- Open Windows. This quarterly publication by LifeWay includes a daily devotional passage, a daily plan for reading the Bible through in a year, a short devotional reading, prayer starters, and a daily missionary prayer guide. [$, a limited number of free copies are available at RBC]
- For the Love of God. This blog provides a daily devotional reading that follows the M’Cheyne Bible Reading Plan. The readings are a digital version of D.A. Carson’s For the Love of God: A Daily Companion for Discovering the Riches of God’s Word, Volume 1 and Volume 2. [Free]
- The Daily Reading Bible. Each edition has approximately 60 undated readings, and each reading focuses on a particular passage of Scripture. In addition to the full text of the Scripture passage for that day’s content, the readings also include questions, “points to ponder,” and prayer starters. [$, samples are available to look through at RBC]
- Explore. This quarterly publication includes daily Bible readings, devotional commentary, and reflection questions. It also includes a through-the-Bible-in-a-year reading plan. Also available as an app for your phone and/or tablet (see below) [$, samples are available to look through at RBC]
- Some of the resources listed on the “One-to-One and Small Group Study” page could also be used in your personal study.
- ESV Plans. As noted above, you can select how you receive your selected plan (including in your Google, Outlook, or other iCal-compatible digital calendar). [Free]
- ReadingPlan. Available for iPhone and iPad users, this app comes with six reading plans, and many other reading plans are available for free and easy download into the app. Among its many features, this app allows you to set reminders, links with your preferred Bible reading app, and lets you customize the start date. [Free]
- YouVersion. This app includes numerous translations and reading plans and is available for multiple devices (iPhone/iPad, Android, BlackBerry, etc.). [Free]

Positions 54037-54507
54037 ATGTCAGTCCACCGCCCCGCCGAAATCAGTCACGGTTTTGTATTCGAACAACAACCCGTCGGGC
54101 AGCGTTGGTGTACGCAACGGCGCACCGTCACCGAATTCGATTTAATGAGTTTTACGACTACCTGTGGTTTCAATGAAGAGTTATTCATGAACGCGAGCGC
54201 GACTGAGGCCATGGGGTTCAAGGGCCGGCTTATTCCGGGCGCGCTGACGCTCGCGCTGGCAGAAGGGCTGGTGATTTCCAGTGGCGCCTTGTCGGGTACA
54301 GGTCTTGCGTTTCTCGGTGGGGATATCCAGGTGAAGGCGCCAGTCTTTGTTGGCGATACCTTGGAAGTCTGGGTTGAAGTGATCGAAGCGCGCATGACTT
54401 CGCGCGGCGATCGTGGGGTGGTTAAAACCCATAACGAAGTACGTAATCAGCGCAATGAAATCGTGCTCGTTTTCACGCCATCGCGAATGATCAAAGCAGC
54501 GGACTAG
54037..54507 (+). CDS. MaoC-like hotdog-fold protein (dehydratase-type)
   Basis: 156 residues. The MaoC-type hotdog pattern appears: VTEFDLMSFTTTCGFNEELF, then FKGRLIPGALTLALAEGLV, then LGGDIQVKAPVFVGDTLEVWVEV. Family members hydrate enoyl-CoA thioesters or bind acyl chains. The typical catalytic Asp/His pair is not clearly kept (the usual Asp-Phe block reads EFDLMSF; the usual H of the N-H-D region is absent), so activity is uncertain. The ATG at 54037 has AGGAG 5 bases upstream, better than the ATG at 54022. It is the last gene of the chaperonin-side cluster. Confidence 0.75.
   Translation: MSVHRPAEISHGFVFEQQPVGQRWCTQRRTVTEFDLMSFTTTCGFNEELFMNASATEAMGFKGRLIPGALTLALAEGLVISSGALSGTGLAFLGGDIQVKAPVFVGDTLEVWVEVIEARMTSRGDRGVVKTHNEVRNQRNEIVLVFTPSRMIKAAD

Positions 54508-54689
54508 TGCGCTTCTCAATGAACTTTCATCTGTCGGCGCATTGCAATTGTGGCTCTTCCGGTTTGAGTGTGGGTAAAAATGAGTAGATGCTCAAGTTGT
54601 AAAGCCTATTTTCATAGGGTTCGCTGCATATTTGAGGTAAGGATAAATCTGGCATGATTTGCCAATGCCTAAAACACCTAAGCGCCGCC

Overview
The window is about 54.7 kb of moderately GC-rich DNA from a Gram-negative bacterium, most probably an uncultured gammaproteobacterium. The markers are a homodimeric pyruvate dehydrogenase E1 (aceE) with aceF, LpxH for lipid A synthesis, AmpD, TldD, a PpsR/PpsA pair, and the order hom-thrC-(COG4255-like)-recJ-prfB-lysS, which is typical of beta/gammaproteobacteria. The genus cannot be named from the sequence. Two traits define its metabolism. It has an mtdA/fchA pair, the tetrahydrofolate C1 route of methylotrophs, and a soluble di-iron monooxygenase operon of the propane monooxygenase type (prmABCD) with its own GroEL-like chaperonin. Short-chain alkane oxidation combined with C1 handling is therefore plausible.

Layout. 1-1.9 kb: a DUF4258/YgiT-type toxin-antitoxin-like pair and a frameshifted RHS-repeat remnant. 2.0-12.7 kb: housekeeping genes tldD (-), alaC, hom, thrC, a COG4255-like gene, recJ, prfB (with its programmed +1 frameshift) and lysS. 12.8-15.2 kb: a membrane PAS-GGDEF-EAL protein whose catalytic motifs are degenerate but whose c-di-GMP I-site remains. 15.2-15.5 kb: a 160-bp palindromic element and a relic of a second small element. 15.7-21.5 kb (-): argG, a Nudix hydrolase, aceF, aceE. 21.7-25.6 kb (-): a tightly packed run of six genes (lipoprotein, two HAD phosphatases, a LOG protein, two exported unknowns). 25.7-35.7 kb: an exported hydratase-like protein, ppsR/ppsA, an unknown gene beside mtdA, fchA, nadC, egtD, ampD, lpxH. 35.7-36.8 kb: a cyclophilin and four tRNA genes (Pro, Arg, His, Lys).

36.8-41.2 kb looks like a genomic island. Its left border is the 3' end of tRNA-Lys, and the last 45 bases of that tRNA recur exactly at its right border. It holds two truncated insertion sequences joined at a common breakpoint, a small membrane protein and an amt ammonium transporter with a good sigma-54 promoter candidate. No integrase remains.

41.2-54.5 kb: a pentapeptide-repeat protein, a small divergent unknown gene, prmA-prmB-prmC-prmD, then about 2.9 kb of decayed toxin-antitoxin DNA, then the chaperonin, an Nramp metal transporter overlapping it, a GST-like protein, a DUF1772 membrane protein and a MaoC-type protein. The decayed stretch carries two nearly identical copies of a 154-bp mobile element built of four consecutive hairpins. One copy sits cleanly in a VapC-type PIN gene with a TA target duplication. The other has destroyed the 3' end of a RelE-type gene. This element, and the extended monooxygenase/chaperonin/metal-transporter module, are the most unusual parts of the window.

- Explore. This app is the digital version of the daily devotional “Explore” mentioned above. Available from the iTunes App Store and from Google Play. [Free for the first month of devotionals, $ for subsequent months]
For Children and Teenagers
- Engage. Designed for youth ages 14 to 18, each undated edition includes approximately 90 daily Bible readings, questions to help students think through what they have read, plus suggestions for exploring the day’s passage/topic even further. [$, samples are available to look through at RBC]
- Discover. This dated quarterly publication has been prepared for children ages 11 to 14 and contains daily Bible readings, questions about the Bible reading, and activities. As the publisher states, “It encourages a daily routine of Bible study and prayer, which hopefully sets a pattern for the rest of their lives.” [$, samples are available to look through at RBC]
- XTB (eXplore The Bible). Each undated volume contains approximately 60 daily readings and activities designed for children ages 7 to 10. XTB also links in with the family devotional Table Talk to allow families to use the two books together if desired. The Table Talk Fact Sheet offers suggestions on using XTB with Table Talk. [$, samples are available to look through at RBC]
- Beginning with God. These guides help parents explore the Bible with their preschool children, and include a daily reading, questions that can be adjusted as necessary, suggested prayers, and activities. [$, samples are available to look through at RBC]
- See the page “Family Worship Resources” for additional ideas of resource to use with your children.
Motivational Materials & Other Resources
- Open Up the Bible Videos. For some people, personal Bible reading is best done first thing in the morning. For others, late at night works best. For many others, somewhere in between early morning and late night fits their schedule best. Each video offers a perspective on having a personal time of Bible reading and prayer at a particular time during the day. [Free]
- Plan for Personal Bible Reading. In this sermon, John Piper considers the value of planning for personal growth and ministry in light of what Scripture says about planning. [Free]
- Regular Bible Reading. This article from Matthias Media provides some additional thoughts on being intentional in your regular intake of the Scriptures.
- A book to read. In his book, Spiritual Disciplines for the Christian Life, Donald Whitney addresses more than personal Bible reading. However, chapters 2 and 3 address Bible intake, and include sections on Bible reading, meditation, and other forms of regular consumption of the Scriptures. [$]